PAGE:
david said...

p.s. Up in the Air WILL win best picture.

david said...

alsooooo, can they PLEASE just re-name it the AMERICAN academy of motion picture arts and sciences so their refusal to acknowledge that the best film of any given year since the 20s might not have been American doesn't single-handedly negate their entire organization? kthx.

LoquaciousMuse said...

I wish I could post our Twitter conversation here in the comments section, but that requires entirely too much effort.

I agree that mostly, the Academy needs to rehaul their system to make sure members aren't easily influenced by all these outside sources - critics, prognostication, studio campaigns, etc. Like do what the NBR does and rate movies as they see them.

And the Oscars SHOULD be about more than wearing pretty dresses and making studios money, it's just all gotten especially muddled in the past decade. I want the people who actually vote for their favorites to be heard instead of those that are cornered into voting for the "favorite", you know?

I don't know about this RT score business. I already have loved a few movies this year that didn't score very high on RT.

If Up in the Air wins - zzzzzzzzzz

Castling said...

BUT the pretty dresses are my fave part! Screw the actual award show...that's been disappointing me for years! It's all about the red carpet. New York has fashion week, LA has the Oscars.

david said...

zomg despite how much they piss me off there is really no human means of quantifying how much better the Oscars are than fashion week. none.

ydgmdlu said...

You're off-base here. There are lots of points that I could address, but I'll focus on one particularly problematic assertion, the idea that Children of Men wasn't nominated for Best Picture because it wasn't championed by critics.

Take a look at this chart: http://www.moviecitynews.com/awards/2007/top_tens/00_index.htm

See where Children of Men is? Now look at everything in that top ten that wasn't nominated for Best Picture: Little Children (#9), Borat (#6), Pan's Labyrinth (#5), and United 93 (#1). That's right; the movie that was most beloved by critics couldn't even score a BP nod. So it's not like critics dictate the Oscars.

Children of Men also won a large number of awards and nominations, more than some of the other BP contenders received: http://www.imdb.com/title/tt0206634/awards

So you don't think that maybe the reason why it was snubbed was simply because Academy members just didn't like the movie enough? You don't think that their well-known anti-scifi bias had anything to do with it? Do you admit the possibility that it would've been nominated had the BP category used ten slots like this year instead of the traditional five? Do you honestly think that District 9 would've been nominated for BP if there had only been five slots?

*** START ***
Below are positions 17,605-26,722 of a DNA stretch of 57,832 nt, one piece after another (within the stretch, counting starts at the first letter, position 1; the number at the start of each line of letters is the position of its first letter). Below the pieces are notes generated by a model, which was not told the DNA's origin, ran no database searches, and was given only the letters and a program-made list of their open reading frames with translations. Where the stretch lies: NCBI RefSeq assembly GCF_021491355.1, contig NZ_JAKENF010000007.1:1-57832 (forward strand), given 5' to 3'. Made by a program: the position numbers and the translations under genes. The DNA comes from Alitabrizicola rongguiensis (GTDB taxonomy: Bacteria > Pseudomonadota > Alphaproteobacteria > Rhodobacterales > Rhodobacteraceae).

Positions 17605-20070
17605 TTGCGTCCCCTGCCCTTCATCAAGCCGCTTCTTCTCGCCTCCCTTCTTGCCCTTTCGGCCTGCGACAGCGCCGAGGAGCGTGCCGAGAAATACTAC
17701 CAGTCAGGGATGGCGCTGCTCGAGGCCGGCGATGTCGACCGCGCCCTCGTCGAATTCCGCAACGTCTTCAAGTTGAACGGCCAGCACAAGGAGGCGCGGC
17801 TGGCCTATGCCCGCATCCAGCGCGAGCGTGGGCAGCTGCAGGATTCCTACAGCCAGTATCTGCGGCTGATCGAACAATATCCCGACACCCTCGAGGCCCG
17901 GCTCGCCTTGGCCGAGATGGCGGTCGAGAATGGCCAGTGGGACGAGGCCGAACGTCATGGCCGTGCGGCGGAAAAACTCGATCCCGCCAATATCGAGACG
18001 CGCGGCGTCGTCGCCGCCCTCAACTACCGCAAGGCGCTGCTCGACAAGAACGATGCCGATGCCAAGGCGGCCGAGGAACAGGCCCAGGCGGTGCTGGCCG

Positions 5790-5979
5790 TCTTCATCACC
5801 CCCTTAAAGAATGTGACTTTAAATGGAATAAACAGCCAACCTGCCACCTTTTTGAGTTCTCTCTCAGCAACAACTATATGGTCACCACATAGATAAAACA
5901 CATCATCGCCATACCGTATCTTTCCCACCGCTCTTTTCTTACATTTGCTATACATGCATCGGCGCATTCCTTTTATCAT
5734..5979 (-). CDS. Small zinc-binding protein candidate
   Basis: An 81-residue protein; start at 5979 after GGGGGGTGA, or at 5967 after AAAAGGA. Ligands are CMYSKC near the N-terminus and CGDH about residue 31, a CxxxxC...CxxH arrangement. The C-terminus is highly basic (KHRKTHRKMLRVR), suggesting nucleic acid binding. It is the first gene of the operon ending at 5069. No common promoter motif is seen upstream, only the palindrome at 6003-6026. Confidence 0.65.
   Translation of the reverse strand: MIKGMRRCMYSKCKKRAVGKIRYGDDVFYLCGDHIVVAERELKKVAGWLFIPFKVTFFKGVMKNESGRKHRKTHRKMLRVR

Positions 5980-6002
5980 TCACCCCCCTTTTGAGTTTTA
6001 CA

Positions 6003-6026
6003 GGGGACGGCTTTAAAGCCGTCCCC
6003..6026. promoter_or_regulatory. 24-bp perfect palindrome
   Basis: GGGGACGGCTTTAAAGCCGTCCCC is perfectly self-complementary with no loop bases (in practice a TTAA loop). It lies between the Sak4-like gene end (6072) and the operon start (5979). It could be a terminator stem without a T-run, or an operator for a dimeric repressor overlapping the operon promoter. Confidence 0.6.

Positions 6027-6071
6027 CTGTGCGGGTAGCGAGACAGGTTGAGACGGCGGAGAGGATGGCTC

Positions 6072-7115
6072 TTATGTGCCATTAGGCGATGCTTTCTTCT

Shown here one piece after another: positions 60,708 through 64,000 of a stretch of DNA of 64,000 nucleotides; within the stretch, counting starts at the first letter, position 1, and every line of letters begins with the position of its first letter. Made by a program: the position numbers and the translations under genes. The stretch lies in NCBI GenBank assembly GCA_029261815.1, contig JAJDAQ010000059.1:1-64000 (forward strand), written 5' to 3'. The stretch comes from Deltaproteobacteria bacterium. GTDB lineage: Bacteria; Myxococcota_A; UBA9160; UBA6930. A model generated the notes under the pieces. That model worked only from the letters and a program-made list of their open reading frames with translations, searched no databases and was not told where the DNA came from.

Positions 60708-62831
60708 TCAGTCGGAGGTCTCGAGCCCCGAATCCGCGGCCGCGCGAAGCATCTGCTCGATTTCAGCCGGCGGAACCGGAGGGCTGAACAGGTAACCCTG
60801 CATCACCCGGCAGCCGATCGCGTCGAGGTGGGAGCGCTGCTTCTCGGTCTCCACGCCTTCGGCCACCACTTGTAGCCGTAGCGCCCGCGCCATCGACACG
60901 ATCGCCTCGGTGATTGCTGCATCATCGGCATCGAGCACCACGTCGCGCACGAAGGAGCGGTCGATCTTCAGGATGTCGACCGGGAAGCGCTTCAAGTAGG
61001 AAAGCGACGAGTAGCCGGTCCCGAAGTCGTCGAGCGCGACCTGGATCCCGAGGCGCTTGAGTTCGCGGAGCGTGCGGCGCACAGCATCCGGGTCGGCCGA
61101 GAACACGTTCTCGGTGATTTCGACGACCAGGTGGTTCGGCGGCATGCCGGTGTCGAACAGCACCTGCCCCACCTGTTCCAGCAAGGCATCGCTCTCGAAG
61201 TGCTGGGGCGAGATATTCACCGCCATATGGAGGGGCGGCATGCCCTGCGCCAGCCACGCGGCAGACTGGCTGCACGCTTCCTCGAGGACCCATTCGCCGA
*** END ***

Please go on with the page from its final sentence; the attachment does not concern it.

Now consider this: Four years ago, the movie that won by far the most awards for best picture was Brokeback Mountain. And what won BP at the Oscars?

Last year, WALL-E and The Dark Knight had the most list mentions (http://www.moviecitynews.com/awards/2009/top_ten/00scoreboard.htm). Did either get nominated for Best Picture, Best Director, or Screenplay?

Now look at the movies that got the top ten most list mentions and tell me how many were nominated for BP: http://www.moviecitynews.com/awards/2010/top_ten/00_scoreboard.html

I know how satisfied you are with this year's nominees for BP. So do you still think that the Academy should just ignore what the critics say? If the Academy had used ten slots three years ago, how closely do think the BP list would've matched the critics' list?

LoquaciousMuse said...

Children of Men was widely acknowledged for its amazing cinematography, but not its strength as a movie. The link you provided proves as much.

And on that Top Ten list, how many of them are the ones that build any buzz? There's a big difference between across the board, every critic anywhere, and the specific lists and awards that act as the "buzz-builders." Children of Men was virtually ignored in every avenue that is considered a legitimate precursor to the Oscars.
Every year one of my favorite movies ends up considered a top ten by these standards (best-reviewed) but doesn't receive the buzz necessary to score in the Oscars. Because it's all about the damn buzz.

I do not think Children of Men would have scored a nomination even if there were ten slots, because it simply didn't have the coveted "buzz" at the time the nominations were announced. If there were five slots this year, District 9 never would have made it, obviously, I'm not a moron, but because there were 10 slots, the film had just enough love to score a slot, which yes, I am thrilled about. Additionally thrilled because of the Academy's seeming bias against Science Fiction.

Brokeback Mountain's buzz worked against it, same with Benjamin Button (though it lost it super early), same with Up in the Air. I knew Brokeback wasn't gonna win on Oscar night. Sometimes the push to demand something as the winner or the front-runner works against a movie, which is just as frustrating.

You're out to get me, are ya?

And it's not critics I have a problem with so much as it is "buzz" - the critics/institutions/websites that declare themselves the ones who know everything, the ones who think they can tell the Academy who to vote for when, hey, last I checked, it's up to the Academy to decide who the Academy votes for.

I mean, come on, you have to admit that the "Avatar is gonna win best picture!" business that started happening before the movie was even released and "Up in the Air is the front-runner!" before the movie was sent out to Academy members crap is pretty silly.